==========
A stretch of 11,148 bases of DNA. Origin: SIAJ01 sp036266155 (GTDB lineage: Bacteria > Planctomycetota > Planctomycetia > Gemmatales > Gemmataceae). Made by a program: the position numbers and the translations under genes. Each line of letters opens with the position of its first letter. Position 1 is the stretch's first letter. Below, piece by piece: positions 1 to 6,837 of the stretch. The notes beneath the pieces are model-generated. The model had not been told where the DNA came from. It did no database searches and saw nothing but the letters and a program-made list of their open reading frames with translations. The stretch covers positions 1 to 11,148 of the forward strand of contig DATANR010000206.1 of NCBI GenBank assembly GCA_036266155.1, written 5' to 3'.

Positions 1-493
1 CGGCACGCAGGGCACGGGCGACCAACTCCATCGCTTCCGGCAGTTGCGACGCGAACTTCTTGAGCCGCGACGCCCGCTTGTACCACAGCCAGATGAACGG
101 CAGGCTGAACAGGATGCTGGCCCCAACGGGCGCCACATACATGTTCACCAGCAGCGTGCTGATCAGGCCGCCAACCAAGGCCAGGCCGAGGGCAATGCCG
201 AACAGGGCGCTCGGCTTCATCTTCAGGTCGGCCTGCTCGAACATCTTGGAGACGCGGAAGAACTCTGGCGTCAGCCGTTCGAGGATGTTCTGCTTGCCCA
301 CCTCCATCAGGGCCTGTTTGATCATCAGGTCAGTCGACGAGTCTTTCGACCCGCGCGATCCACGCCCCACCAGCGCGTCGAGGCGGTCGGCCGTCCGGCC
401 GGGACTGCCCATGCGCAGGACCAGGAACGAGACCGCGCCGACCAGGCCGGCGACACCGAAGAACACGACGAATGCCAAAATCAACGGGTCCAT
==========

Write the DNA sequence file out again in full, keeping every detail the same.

A stretch of 11,148 bases of DNA. Origin: SIAJ01 sp036266155 (GTDB lineage: Bacteria > Planctomycetota > Planctomycetia > Gemmatales > Gemmataceae). Made by a program: the position numbers and the translations under genes. Each line of letters opens with the position of its first letter. Position 1 is the stretch's first letter. Below, piece by piece: positions 1 to 6,837 of the stretch. The notes beneath the pieces are model-generated. The model had not been told where the DNA came from. It did no database searches and saw nothing but the letters and a program-made list of their open reading frames with translations. The stretch covers positions 1 to 11,148 of the forward strand of contig DATANR010000206.1 of NCBI GenBank assembly GCA_036266155.1, written 5' to 3'.

Positions 1-493
1 CGGCACGCAGGGCACGGGCGACCAACTCCATCGCTTCCGGCAGTTGCGACGCGAACTTCTTGAGCCGCGACGCCCGCTTGTACCACAGCCAGATGAACGG
101 CAGGCTGAACAGGATGCTGGCCCCAACGGGCGCCACATACATGTTCACCAGCAGCGTGCTGATCAGGCCGCCAACCAAGGCCAGGCCGAGGGCAATGCCG
201 AACAGGGCGCTCGGCTTCATCTTCAGGTCGGCCTGCTCGAACATCTTGGAGACGCGGAAGAACTCTGGCGTCAGCCGTTCGAGGATGTTCTGCTTGCCCA
301 CCTCCATCAGGGCCTGTTTGATCATCAGGTCAGTCGACGAGTCTTTCGACCCGCGCGATCCACGCCCCACCAGCGCGTCGAGGCGGTCGGCCGTCCGGCC
401 GGGACTGCCCATGCGCAGGACCAGGAACGAGACCGCGCCGACCAGGCCGGCGACACCGAAGAACACGACGAATGCCAAAATCAACGGGTCCAT